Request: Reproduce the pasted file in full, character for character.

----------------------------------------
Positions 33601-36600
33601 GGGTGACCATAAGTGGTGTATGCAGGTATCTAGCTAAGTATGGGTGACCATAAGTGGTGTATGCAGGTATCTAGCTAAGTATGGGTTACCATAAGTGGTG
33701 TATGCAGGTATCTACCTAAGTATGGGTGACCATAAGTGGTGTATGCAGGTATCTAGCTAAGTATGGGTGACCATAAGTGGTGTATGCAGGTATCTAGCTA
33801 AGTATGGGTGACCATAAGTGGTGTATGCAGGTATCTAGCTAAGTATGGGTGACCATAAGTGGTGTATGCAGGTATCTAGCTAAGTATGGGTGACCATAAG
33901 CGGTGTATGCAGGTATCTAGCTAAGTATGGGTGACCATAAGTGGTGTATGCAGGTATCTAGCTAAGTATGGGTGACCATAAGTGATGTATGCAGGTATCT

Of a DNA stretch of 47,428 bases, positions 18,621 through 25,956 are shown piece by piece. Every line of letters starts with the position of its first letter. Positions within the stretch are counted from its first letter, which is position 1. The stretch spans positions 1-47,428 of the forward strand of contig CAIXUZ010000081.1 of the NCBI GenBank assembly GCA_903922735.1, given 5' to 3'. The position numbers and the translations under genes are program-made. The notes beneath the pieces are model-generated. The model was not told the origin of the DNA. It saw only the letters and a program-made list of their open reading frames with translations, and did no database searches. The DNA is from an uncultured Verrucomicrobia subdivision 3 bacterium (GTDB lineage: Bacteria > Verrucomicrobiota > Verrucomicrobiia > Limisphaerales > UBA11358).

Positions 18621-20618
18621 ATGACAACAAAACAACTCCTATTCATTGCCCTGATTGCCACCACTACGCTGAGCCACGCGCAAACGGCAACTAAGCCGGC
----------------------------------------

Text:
Positions 33601-36600
33601 GGGTGACCATAAGTGGTGTATGCAGGTATCTAGCTAAGTATGGGTGACCATAAGTGGTGTATGCAGGTATCTAGCTAAGTATGGGTTACCATAAGTGGTG
33701 TATGCAGGTATCTACCTAAGTATGGGTGACCATAAGTGGTGTATGCAGGTATCTAGCTAAGTATGGGTGACCATAAGTGGTGTATGCAGGTATCTAGCTA
33801 AGTATGGGTGACCATAAGTGGTGTATGCAGGTATCTAGCTAAGTATGGGTGACCATAAGTGGTGTATGCAGGTATCTAGCTAAGTATGGGTGACCATAAG
33901 CGGTGTATGCAGGTATCTAGCTAAGTATGGGTGACCATAAGTGGTGTATGCAGGTATCTAGCTAAGTATGGGTGACCATAAGTGATGTATGCAGGTATCT

Of a DNA stretch of 47,428 bases, positions 18,621 through 25,956 are shown piece by piece. Every line of letters starts with the position of its first letter. Positions within the stretch are counted from its first letter, which is position 1. The stretch spans positions 1-47,428 of the forward strand of contig CAIXUZ010000081.1 of the NCBI GenBank assembly GCA_903922735.1, given 5' to 3'. The position numbers and the translations under genes are program-made. The notes beneath the pieces are model-generated. The model was not told the origin of the DNA. It saw only the letters and a program-made list of their open reading frames with translations, and did no database searches. The DNA is from an uncultured Verrucomicrobia subdivision 3 bacterium (GTDB lineage: Bacteria > Verrucomicrobiota > Verrucomicrobiia > Limisphaerales > UBA11358).

Positions 18621-20618
18621 ATGACAACAAAACAACTCCTATTCATTGCCCTGATTGCCACCACTACGCTGAGCCACGCGCAAACGGCAACTAAGCCGGC